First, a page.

It’s starting to look like I moved to New Orleans as an excuse to deep fry my California vegetables, make melty cheese dip, live off Red Beans and Rice, and plate after plate of fresh beignets. That’s to say nothing of the sazeracs and oysters.
Truth is, I moved to New Orleans for the suffocating humidity alone.
Not true at all. No one has ever ever done that.
We’ve entered into the 12 most beautiful days of the year here in New Orleans. After living here for one year, I’m talking like I know…
These are the 12 days when it’s perfectly warm with pleasantly bearable humidity, long pink sunsets, and almost cool evenings. It’s the perfection before the wrath of summer. It’s… well, it’s what California is like ALL THE TIME.
Let’s not talk about it anymore… let’s just fry these avocados.
Can I tell you a secret about free avocados?
If you’re in Los Angeles, San Francisco, New Orleans or Brooklyn you can place an order with the awesome people of Good Eggs and receive a free bag of avocados! Seems like the very best idea.
Photographs by the lovely Gabrielle Geiselman with styling (aka throwing food around) by me. Gabrielle is my friend, neighbor, and fellow avocado fiend.
Ripe avocados are sliced in half.
Pit them too. Do you know the trick? Here’s the best way to pit an avocado. It involves a big knife and a bit of gumption.
Lime, to keep avocados bright green and extra tasty.
Here’s what we’ll need to coat and batter the sliced avocados.
Eggs beaten with a bit of water for glue. Flour, combined with chili, spice, and salt. Panko breadcrumbs for an extra crisp fried coating. I mean… if we’re going to fry things they need to be crispy crunchy.
I lightly coat the avocado slices in seasoned flour, moisten them with a bit of egg wash, and then go in for the panko coating.
Nothing too heavy, but every bit of the avocado should be covered in either flour or panko. Take it easy… just fries!
A little flour here. A little panko there.
Contrary to popular belief, you don’t need a ton of oil to fry. I used about 1-inch of oil in a medium, heavy-bottom pan. A candy/fry thermometer is key. We need to keep an eye on the temperature of the oil so that the fries to cook to slowly or quickly.
Good and golden brown!
To finish the fries: fresh lime spritzes, Maldon sea salt is lovely, and an extra sprinkling of chili powder. If you have beer on hand, even better. If you feel compelled to make an easy melty queso dip…. I mean… YES!
- 2 medium ripe avocados
- juice of 1 lime
- 2 large eggs
- 2 tablespoons water
- 1/2 cup all-purpose flour
- 1/2 teaspoon salt
- 1 teaspoon chili powder
- generous pinch of cayenne pepper
- 1 1/4 cups panko bread crumbs
- 1/2 teaspoon salt
- 1/2 teaspoon fresh cracked black pepper
- salt, lemon, cayenne pepper for sprinkling
- 3 cups extra-sharp cheddar cheese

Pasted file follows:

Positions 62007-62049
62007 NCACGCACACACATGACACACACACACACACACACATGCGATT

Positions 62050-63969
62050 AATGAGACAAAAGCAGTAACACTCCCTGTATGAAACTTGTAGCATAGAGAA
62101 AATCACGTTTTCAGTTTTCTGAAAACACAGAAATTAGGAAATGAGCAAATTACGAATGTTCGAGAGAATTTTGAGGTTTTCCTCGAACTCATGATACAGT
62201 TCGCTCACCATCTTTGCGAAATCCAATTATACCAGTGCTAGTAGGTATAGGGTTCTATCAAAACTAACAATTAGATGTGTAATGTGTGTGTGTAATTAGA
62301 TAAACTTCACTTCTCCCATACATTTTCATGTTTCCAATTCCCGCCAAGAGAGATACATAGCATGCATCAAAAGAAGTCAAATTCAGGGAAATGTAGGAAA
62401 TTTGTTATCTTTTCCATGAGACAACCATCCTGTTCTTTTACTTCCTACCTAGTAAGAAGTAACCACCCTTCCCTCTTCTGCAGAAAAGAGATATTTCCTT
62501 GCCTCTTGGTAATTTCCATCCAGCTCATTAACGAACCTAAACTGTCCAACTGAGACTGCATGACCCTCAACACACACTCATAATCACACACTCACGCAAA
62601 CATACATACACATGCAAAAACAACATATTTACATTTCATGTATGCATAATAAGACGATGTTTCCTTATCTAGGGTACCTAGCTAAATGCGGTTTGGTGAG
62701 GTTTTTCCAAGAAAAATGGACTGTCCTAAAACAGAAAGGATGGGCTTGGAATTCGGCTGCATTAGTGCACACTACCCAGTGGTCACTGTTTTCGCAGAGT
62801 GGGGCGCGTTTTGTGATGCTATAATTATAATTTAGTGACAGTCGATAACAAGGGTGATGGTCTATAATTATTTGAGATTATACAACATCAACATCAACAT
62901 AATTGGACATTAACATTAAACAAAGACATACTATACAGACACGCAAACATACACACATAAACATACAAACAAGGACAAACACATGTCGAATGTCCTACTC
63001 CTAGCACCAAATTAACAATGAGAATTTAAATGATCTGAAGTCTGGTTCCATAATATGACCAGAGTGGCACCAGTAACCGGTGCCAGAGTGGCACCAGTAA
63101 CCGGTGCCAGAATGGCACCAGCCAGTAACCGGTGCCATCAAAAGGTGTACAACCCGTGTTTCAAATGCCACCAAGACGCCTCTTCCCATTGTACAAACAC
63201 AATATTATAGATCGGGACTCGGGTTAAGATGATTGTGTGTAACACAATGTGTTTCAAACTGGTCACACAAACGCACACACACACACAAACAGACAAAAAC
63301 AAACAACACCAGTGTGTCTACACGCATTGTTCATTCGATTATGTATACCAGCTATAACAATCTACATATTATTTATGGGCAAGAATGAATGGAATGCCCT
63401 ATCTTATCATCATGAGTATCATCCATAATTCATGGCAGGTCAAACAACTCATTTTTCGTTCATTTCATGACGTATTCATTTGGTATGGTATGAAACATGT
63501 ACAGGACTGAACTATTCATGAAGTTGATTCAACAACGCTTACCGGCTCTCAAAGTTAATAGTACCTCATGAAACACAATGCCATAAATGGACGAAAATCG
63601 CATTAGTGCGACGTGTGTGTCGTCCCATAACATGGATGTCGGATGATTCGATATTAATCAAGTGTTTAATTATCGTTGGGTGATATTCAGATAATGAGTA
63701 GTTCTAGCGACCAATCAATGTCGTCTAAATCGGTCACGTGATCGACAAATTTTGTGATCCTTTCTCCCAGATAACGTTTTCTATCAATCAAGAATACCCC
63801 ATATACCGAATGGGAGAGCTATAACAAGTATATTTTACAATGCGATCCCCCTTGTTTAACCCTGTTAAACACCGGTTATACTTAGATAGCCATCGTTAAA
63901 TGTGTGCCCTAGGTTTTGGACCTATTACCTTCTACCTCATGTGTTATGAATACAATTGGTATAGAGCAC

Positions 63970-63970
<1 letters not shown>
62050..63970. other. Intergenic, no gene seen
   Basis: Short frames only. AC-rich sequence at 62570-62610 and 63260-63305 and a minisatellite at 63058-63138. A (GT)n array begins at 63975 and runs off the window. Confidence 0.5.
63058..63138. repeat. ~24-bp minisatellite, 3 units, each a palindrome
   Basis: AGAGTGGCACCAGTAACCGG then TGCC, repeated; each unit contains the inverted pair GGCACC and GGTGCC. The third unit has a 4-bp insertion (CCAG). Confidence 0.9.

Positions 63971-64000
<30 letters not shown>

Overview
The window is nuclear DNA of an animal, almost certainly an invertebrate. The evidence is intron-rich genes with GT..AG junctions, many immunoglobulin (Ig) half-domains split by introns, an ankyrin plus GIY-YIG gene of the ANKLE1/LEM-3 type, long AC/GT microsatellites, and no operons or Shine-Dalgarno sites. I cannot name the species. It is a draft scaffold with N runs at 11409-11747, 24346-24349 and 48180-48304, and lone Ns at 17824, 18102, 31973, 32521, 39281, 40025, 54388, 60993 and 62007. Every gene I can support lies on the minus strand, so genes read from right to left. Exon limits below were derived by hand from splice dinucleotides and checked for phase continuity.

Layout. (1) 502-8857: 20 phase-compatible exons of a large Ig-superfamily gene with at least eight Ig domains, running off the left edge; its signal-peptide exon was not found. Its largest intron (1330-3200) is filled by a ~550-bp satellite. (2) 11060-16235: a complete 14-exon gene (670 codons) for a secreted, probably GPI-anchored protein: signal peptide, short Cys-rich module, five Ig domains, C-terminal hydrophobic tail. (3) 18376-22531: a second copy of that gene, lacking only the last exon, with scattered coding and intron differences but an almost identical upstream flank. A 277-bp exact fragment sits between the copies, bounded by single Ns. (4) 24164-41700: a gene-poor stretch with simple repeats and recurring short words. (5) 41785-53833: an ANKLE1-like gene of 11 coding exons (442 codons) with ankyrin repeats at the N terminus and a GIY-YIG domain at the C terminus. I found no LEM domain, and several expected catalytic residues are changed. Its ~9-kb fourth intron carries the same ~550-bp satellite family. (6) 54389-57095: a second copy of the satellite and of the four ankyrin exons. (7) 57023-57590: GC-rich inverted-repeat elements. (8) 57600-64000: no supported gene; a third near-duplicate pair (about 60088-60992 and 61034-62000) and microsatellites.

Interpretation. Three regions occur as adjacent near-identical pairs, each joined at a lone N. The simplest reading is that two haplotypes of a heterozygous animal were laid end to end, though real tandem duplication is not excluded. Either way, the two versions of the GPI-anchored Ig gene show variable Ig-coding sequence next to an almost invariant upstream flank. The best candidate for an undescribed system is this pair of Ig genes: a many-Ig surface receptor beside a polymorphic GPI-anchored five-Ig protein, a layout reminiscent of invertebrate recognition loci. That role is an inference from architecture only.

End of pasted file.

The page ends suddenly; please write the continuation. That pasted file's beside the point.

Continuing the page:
- 1 1/2 cups Monterey Jack cheese
- 1 tablespoon cornstarch
- 1/4 cup whole milk
- 1 (4 ounce) can diced milk green chiles, juice reserved
- Halve, peel and slice the avocados into long spears, it’s okay if they vary in size. Place the avocados on a platter and drizzle with lime juice.
- In a small bowl beat eggs and together water. Set aside.
- In a separate small bowl whisk flour and salt, chili powder, and cayenne.
- In a medium bowl, measure out panko crumbs, salt and pepper. Combine.
- Line a baking sheet with parchment paper, you can set your breaded slices right on the sheet
- Dip the avocado slices lightly in the flour mixture, in the egg mixture, and finally panko crumbs.
- Clip a fry thermometer onto a medium heavy bottomed saucepan and heat oil to 375 degrees F. Using tongs, lower 6-8 avocado slices into the hot oil. Fry until golden brown. Remove from oil and place on lined baking sheet. Sprinkle with a bit of salt.
- Bring the oil back up to 375 degrees before frying the next batch. Continue frying until all avocado slices are golden brown.
- Sprinkle all of the fried avocado with a dash of cayenne pepper and fresh lemon juice. Serve immediately with queso dip.
- To make the dip, place cheeses in a medium bowl, sprinkle with cornstarch, and toss to coat. Transfer cheese mixture to a medium saucepan over low heat and add milk.
- Cook, stirring occasionally, until mixture is smooth and melted, about 10 to 15 minutes.
- Stir chiles with reserved juices until well combined. Serve warm with avocado fries.
Ok… first of all, stop looking at me like that.
Yea, I can see that crazy look on your face. But it’s me. The same person that brought you amazing Cream Cheese Cinnamon Rolls and Perfect Lemon Pound Cake. We trust each other. We have an understanding. Just go with me on this.
Something about hot summer weather gets me to thinking (or melts my brain) and brings some strange recipes to the surface. Remember last year’s Blueberry Ice Cream with Homemade Hot Fudge? Yea… I got a few strange looks for that too.
Because I still see those raised eyebrows on your face, let me tell you a little about this beast of a cake. Believe me, I was super skeptical too.
The vegan chocolate cake is dense and moist, and everything you might want from a chocolate cake minus the eggs and butter. The fat in the cake is almond oil (or anything you have on hand) and one whole mashed avocado. It’s lovely, and I didn’t taste a lick of avocado in the cake.